I spoke to Yitzchak Berger face to face in meetings and celebrations of the Sfateinu Hebrew organization, which was headed by the Hebrew writer A. Ch. Rachlin, the son of the wealthy man and the friend of Shaul Chernikovsky and Yosef Klozner in the Heidelberg college (A. Ch. Rachlin participated in the establishing of Hador of David Frischman, in Friend, and in others. I saw him in Minsk in 1929. He was about to publish a book in Russian, What is Esthetics?) One Sabbath day, after the meal, I was walking in the Civic Garden as was my custom and Yitzchak Berger met me. I saw that many nodded to him, and he tipped his hat to them out of politeness to both men and women who recognized him. I looked at him with wonder: Was he not one of the idols of the youth. What could you say if he himself approached me, extended me a warm hand, held my shoulders and invited me to join him on his Sabbath stroll. He walked with me for about an hour as if I was his equal. He chatted to me in Hebrew, told me news about the movement, and also about his private thoughts and deeds. At first my knees were quaking, but then I girded myself in strength and answered his questions. From then, this became a usual thing. We would meet and stroll together every Sabbath toward evening. I did not realize then that everyone was looking at me from top to bottom, since I merited chatting with him. Thus did we become very close, despite the fact that I was a grasshopper compared to him, an anonymous youth in comparison to such a renowned man (in my childhood imagination, great Zionists such as Berger, Rosenbaum, Nofech, Chorgin and other such people cut from a sublime branch of people were beyond the realm of the natural ).
Yitzchak Berger was one of the revered and simultaneously beloved Jewish leaders in Minsk and White Russia. During the time of Krinsky's rule in Russia, and the intermediate governments during the war and after it, Berger was elected as the president of the national council in White Russia, and also head of the Jewish community of Minsk. He succeeded whenever he preached in public, conducted meetings or drafted plans. For the man had a sharp mind, a clear brain, and an uncanny intellect.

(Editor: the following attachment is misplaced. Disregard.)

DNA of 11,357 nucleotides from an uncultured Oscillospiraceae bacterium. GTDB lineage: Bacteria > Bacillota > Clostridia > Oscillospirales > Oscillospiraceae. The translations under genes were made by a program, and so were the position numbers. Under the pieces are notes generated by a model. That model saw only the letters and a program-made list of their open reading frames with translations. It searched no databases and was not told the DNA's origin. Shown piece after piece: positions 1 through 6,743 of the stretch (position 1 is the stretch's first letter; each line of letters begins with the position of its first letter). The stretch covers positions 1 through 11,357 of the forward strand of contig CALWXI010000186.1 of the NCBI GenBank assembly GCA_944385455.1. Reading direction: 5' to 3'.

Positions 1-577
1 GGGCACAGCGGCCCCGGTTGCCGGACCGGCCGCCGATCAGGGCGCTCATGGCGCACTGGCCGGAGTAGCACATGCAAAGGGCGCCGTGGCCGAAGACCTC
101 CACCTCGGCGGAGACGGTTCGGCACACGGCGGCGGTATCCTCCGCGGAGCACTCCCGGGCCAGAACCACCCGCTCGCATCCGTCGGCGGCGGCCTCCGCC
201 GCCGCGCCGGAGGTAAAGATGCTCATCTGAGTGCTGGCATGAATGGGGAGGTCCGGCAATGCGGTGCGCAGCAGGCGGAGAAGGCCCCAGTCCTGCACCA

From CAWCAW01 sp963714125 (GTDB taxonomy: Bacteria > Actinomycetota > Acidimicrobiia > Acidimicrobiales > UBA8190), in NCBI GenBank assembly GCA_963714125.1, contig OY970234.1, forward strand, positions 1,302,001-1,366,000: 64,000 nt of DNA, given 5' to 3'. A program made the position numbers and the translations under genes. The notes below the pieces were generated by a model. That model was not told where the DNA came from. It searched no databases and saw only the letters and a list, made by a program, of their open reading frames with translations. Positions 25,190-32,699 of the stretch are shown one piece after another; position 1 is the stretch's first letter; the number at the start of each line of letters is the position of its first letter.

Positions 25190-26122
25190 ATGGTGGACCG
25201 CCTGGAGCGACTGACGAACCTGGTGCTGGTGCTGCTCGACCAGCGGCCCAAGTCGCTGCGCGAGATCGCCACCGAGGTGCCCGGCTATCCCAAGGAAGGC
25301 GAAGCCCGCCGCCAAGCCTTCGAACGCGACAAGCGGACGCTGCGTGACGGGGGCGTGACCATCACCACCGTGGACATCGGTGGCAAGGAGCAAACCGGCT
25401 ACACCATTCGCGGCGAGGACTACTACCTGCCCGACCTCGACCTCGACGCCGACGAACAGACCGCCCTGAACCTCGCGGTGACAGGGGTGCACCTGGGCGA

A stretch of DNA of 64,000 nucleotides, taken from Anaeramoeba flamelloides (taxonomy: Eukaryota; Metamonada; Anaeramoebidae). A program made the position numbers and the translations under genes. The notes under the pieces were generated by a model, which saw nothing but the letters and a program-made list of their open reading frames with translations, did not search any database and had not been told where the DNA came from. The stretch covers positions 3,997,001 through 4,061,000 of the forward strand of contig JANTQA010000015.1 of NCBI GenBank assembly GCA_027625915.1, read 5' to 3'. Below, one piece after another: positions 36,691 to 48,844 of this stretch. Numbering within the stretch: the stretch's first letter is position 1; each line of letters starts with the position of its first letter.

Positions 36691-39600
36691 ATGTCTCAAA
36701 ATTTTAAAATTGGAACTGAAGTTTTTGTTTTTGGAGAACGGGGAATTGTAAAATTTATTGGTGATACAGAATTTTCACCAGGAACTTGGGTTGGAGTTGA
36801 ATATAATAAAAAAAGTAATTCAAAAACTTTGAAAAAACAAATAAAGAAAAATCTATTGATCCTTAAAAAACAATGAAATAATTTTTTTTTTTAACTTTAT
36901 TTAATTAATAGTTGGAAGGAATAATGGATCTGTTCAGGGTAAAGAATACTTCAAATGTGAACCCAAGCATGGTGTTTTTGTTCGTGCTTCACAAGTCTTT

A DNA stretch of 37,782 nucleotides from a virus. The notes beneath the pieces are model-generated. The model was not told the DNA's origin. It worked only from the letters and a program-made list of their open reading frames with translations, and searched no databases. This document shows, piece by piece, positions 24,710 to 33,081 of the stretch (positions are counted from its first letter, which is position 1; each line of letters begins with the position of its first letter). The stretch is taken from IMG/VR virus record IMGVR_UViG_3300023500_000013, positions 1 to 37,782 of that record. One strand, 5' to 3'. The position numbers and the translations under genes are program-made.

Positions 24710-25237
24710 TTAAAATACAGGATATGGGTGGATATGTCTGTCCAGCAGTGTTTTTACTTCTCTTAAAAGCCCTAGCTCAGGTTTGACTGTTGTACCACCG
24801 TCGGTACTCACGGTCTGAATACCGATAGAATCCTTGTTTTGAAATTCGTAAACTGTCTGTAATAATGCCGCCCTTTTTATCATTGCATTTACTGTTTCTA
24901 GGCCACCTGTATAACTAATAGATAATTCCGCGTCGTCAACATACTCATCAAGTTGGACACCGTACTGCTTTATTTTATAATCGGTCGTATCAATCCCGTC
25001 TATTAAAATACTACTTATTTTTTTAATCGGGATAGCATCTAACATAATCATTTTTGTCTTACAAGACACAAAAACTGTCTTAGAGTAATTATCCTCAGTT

During the time of the German and Polish occupations, Berger conducted lofty activity on behalf of the Jewish refugees who arrived in Minsk by the thousands. It is simply impossible to describe the magnitude of his dedication in all matters of assistance to our brethren who were downtrodden and suffering. He was appointed to direct the distribution at a time when want was great in the city. Nevertheless, Berger filled the task placed upon him faithfully. He supported the masses of these forlorn souls through all sorts of means and devices, both permitted and forbidden. He came in the way of danger more than once, for in addition to this, he took a strong stance against the occupiers. His custom from always was to raise the banner of Judaism aloft with an outstretched arm, both toward the inside and toward the outside.
He moved after the First World War, and became a wandering Zionist until he settled in the Land of Israel. He was a representative of the Keren HaYesod in Poland, Bessarabia and Lithuania. He led Zionist activities in Romania for many years, and played a prime role there as well until he once again realized that same eternal energy that was his lot in Minsk. Once again he became enthusiastic, energetic and thirsty for activity. Similarly, his spirit and natural optimism returned to as it was.
He made aliya to the Land of Israel in 1934. After that, he returned to the cities of Europe several times as a representative of the Keren HaYesod. I saw the following idols of my youth once again in the Land of Israel: Shimshon Rosenbaum, Yehoshua Dov Beininson (of the elders of Chovevei Zion and of the founders of Gedera), Dr. Chaim Chorgin, Michel Rabinovitch and others. The judge Yitzchak Nofech (the splendid son of Yehuda Zeev Nofech, the chef's spoon of all of Minsk) died in Tel Aviv a few months before I made aliya to the Land. I was only able to grasp the hand of my teacher and rebbe, Rabbi Sh. Y. Glicksberg, who was coronated in Minsk with two honorary titles: The Yellow Householder, and The Historian.
I had hoped that when I would soon return to the Land of Israel, I would merit to once again see the face of the giant man of my youth, Yitzchak Berger, and to chat with him once again after a silence of forty years. Alas, he did not wait for me